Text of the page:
My husband is–I can’t bring myself to call him an olive, funny visuals–a Jewish convert to Christianity. Before he came over, I spent a lot of time visiting synagogues with him, and even in that short time encountered some Messianics who were there in search of some greater authenticity to take back with them. It was…uncomfortable, to say the least. Without fail, it was a group of grinning, earnest Bapticostal goyish types, with the wife covering her head like she was Orthodox, but in a Reform synagogue…that sort of thing…yikes. They didn’t usually make much of an effort to be truly respectful of the actual reality of contemporary Judaism, they wanted to have their Acts of the Apostles meets Fiddler on the Roof fantasy in someone else’s spiritual home. There was one couple who (under dishonest pretenses, it appears) went through the whole conversion process only to finally reveal they just wanted to be “real Jews” so they could be “real Messianics” or something like that. Oy gevalt. That’s quite some dedication–the process took about two years!–but the dynamic of disrespect is what made an impression on me. The Jewish people and the Jewish tradition were just there for them to use as a prop to lend them greater “authenticity.”

            Then there was the local street preacher who used to scream about unbelievers going to hell while wearing a tallit. Like I said, Bible thumper in Hasidic drag. Anyone who made even a cursory effort to understand Judaism and Jews on their own terms would instantly recognize how ridiculous and offensive the whole thing was, but the Messianics don’t seem interested in that, just ransacking the tradition for accessories and laboriously transliterated Hebrew words.

          • Headless Unicorn Guy says

            Wow, KvB, that sounds like a South Park episode just waiting to happen.

      • The ones I’ve been in contact with have very current evangelical theology, political and otherwise, of the type bemoaned here on imonk, only with Jewish wrappings. I certainly respect those Jews who have become Christian, and believe keeping their cultural practices of kosher etc is a good thing. The MJs I’ve met are keen on keeping the law, and I just get a Galatian shiver when I hear them talk. Why go back?! Did you not read Galatians? When some are getting DNA tests to prove blood relation to Aaron, so they can be priests, it just befuddles me. Of course, there is a handy service from companies that have popped up to provide said DNA testing, and I suspect there arent that many applicants who don’t get positive results.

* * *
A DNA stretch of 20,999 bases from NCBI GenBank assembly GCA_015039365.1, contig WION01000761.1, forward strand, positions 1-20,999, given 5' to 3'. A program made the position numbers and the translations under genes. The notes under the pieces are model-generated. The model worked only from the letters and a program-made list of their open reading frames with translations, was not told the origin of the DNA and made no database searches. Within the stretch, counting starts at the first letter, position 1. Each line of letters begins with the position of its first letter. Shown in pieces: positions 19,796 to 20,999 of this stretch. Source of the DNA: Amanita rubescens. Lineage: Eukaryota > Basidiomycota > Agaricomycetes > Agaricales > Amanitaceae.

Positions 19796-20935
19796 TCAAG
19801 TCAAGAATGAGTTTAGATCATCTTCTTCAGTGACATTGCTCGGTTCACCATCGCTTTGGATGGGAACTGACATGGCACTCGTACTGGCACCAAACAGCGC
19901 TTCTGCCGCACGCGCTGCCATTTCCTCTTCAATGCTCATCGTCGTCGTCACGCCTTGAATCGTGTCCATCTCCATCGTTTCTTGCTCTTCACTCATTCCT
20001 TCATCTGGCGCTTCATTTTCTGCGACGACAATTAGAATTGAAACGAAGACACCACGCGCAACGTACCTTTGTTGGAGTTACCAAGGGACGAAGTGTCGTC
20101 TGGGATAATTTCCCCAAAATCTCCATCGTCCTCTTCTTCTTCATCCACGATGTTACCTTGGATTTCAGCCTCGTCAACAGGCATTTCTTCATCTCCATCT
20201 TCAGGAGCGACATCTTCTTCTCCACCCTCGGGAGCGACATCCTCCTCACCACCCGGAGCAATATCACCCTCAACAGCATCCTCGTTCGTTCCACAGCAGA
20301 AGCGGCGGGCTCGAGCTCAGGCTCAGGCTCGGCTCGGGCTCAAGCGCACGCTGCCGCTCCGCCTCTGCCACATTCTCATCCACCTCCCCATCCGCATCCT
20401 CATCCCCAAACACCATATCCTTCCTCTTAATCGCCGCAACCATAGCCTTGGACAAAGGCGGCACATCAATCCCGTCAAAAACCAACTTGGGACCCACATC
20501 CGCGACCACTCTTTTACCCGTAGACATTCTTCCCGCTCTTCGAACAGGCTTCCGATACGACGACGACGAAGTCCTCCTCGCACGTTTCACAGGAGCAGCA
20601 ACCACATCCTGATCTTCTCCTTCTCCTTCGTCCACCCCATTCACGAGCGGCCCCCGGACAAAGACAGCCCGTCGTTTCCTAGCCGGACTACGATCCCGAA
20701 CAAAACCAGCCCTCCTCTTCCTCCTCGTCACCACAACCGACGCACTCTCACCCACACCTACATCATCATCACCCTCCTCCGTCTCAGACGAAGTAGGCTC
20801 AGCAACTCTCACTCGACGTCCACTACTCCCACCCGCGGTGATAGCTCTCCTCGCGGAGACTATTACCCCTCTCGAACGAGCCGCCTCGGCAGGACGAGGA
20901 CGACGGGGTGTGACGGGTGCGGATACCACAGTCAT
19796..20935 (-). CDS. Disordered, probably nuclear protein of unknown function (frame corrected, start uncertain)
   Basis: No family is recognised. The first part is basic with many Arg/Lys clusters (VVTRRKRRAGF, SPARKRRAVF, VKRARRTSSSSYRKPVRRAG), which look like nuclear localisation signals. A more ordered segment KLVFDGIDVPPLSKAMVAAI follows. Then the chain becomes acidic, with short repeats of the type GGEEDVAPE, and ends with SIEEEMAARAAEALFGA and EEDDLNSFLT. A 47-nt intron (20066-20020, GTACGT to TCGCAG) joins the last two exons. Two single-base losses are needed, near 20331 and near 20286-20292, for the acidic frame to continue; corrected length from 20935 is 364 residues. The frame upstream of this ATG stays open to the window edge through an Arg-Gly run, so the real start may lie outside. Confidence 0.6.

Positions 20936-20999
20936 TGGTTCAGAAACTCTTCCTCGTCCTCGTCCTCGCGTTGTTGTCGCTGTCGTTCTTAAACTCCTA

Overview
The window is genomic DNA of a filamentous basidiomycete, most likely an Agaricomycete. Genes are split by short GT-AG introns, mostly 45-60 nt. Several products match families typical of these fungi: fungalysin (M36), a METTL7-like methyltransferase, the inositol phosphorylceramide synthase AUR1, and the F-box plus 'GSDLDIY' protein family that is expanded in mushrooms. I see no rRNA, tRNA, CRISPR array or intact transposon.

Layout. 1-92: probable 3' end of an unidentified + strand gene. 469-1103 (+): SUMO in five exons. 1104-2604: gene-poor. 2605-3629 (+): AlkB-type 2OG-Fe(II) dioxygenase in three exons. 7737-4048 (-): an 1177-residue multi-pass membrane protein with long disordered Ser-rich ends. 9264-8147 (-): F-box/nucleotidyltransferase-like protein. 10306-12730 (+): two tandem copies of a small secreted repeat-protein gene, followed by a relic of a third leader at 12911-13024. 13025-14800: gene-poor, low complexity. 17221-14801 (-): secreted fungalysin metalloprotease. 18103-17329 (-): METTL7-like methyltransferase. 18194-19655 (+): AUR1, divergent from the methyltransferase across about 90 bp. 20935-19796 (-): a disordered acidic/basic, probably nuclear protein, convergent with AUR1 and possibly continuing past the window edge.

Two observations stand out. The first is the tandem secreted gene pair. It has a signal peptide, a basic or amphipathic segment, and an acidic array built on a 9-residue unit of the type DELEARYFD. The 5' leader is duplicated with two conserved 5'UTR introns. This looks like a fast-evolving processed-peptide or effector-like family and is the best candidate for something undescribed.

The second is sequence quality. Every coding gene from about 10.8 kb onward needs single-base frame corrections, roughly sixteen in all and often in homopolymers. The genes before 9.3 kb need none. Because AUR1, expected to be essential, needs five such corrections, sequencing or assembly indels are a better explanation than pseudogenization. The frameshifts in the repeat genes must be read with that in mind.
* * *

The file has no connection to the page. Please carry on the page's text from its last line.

• Isaac (or possibly Obed) says

          I’ve found that such people are rarely those who grew up Jewish, but are rather either Gentiles who want to be Jews or folks that didn’t discover their Jewish ancestry until they joined Messianic Judaism. Two of my three groomsmen for my wedding are Christians who grew up Jewish and still self-identify as both. Neither are that concerned with Sabbath observance, keeping kosher, etc. The one that’s married finds that his wife (who’s a Hispanic Gentile) is the one that insists on various elements of Torah observance!

      • I visited a couple of whateverwearesuppossedtocallthenowers congregations with my Jewish Jesus lover while living in Kansas City. He was actually raised as a religious Jew (as opposed to the converts that are as religious as Woody Allen before their conversion), spoke and read fluent Hebrew and had studied at some pretty serious levels (he was I study physics and higher math for recreational purposes level smart).

        The first congregation we visited for a while was what he said to be pretty much the same as you would get attending synagogue, other than the obvious theological departures.

        The other congregation seemed to be more like the leftovers of the Lamb fanclub: http://www.youtube.com/watch?v=nScAZwY3nUg

  6. err… “how various Jewish people would articulate their beliefs.”

    Too late for me to be typing, I think!

  7. Headless Unicorn Guy says

    Ok, I can’t put this off any more. Stand by for creation war news. First up, let’s see how Ken Ham’s Noah’s Ark Theme Park is doing. Hmmm … not so well, at least in the fundraising department. It seems that Obamacare has thrown a wrench in the works when it comes to raising the $76 million needed so you and I (well, ok, maybe you) can take a thrill ride through the plagues of Egypt. Now Ham and his team are planning to make this venture into a non-profit organization for a private bond offering.

    This is that “Noah’s Wreck” link in your bulletin board, right? The one where they blame their lack of funds on Obamacare and Abortion (no Homosexuality?) and are trying to raise the cash through a junk bond issue?

    Here’s what the article has to say:

    In an executive summary sent to its supporters, Answers in Genesis makes the bonds sound like a decent investment. The group is offering bonds with 7-, 11-, and 15-year maturities, at yields between 5 and 6 percent. A 7-year bond starts at $250,000, while an 11-year bond begins at $50,000.